- Baxter issued an Urgent Medical Device Correction after learning its WatchCare incontinence management system can interfere with other medical devices.
- The device radiates radio frequency (RF) that may affect nearby devices, causing insulin overdoses, incorrect fetal heart tone readings and other errors.
- Baxter, which acquired WatchCare in its takeover of Hillrom, has asked facilities to stop using the affected devices if possible until the functionality is temporarily disabled.
The WatchCare system integrates sensors and connected technology into hospital incontinence pads to detect moisture and alert caregivers. In a study at a 36-bed med-surg unit, the system reduced the time that patients’ skin was exposed to moisture from two hours to 19 minutes.
According to Baxter, the system complies with the most recent RF standards. Still, the company has received reports of interference. In most cases, the interference involved devices within 1 meter of the system. Baxter has insufficient data on the distances involved in the other two cases. RF interference may affect insulin pumps, fetal monitors, telemetry devices, bladder scanners and infusion pumps.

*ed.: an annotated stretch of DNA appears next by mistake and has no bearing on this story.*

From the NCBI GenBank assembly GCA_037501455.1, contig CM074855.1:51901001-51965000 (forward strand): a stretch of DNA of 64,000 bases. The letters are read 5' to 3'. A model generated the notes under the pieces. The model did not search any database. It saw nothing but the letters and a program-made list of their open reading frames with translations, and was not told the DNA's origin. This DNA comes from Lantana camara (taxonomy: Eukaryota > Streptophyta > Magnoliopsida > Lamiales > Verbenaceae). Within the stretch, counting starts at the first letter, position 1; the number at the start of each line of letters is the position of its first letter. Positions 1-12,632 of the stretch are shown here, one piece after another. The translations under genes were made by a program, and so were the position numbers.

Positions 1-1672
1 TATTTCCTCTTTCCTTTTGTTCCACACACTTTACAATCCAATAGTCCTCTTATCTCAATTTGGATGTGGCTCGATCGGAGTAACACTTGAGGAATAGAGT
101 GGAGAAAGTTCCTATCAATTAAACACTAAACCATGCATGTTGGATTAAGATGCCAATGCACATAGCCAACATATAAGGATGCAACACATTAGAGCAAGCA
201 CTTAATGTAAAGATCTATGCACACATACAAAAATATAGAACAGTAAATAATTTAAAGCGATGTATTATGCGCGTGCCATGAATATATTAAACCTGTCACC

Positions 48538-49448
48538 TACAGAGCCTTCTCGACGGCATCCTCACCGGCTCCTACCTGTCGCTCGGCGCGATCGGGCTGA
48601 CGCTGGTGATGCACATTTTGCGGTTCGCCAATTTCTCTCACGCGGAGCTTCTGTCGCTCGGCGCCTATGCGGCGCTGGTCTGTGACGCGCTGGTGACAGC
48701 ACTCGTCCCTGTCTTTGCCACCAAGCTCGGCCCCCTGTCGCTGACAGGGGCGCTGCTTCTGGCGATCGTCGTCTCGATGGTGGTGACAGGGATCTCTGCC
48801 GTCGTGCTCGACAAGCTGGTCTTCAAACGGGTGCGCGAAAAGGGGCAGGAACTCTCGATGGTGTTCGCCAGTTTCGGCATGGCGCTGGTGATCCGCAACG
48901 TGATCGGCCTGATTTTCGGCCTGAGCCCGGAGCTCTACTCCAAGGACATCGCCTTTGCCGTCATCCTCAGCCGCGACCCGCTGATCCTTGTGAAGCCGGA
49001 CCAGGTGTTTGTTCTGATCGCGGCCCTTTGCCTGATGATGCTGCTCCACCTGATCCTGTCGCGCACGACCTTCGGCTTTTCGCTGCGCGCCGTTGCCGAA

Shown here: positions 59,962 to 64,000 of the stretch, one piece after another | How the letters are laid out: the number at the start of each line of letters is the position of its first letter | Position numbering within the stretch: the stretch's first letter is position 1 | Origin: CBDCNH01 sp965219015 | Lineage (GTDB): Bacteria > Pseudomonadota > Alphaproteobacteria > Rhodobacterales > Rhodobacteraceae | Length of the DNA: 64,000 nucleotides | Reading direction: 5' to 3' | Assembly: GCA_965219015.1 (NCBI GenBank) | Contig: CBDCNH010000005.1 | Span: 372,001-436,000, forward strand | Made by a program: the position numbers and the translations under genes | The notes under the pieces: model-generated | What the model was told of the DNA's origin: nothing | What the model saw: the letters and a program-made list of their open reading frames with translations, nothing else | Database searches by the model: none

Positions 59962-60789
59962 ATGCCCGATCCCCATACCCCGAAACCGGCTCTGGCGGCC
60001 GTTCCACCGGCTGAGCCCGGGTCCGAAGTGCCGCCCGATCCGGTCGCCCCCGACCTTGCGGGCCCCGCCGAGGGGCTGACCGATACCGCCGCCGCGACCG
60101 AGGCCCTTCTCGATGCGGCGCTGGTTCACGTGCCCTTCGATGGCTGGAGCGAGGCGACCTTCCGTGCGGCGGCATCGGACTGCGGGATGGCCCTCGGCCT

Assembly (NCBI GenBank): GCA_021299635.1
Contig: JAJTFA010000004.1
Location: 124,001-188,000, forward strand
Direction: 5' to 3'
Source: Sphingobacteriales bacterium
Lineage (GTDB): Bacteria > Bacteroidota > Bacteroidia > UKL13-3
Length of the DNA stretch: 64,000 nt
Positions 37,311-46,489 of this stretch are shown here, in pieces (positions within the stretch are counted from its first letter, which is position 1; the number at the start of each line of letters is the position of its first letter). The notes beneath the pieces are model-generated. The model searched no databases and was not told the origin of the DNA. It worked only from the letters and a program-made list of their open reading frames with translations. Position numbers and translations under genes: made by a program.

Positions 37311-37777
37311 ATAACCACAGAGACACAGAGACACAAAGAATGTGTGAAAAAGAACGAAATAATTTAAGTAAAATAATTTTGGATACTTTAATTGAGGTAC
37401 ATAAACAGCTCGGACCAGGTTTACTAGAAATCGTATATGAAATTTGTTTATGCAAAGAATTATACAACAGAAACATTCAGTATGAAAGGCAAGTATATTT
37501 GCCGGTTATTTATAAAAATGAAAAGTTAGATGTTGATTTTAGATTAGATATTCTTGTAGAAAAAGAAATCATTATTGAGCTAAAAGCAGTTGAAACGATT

Baxter has asked users to switch to standard, non-RF-based, incontinence management pads until it fixes the problem. If sites are still using the technology, they should double check all unexpected results and monitor infusions closely. Baxter is validating the impact WatchCare may have on nearby devices and looking into ways to improve the product.
The Food and Drug Administration shared Baxter’s urgent notice, while it hasn’t yet taken any action. Baxter’s notice states that the problem could cause serious harm or death — the criteria for a Class I recall — by affecting the operation of blood glucose sensors, insulin pumps, fetal monitors and general infusion pumps.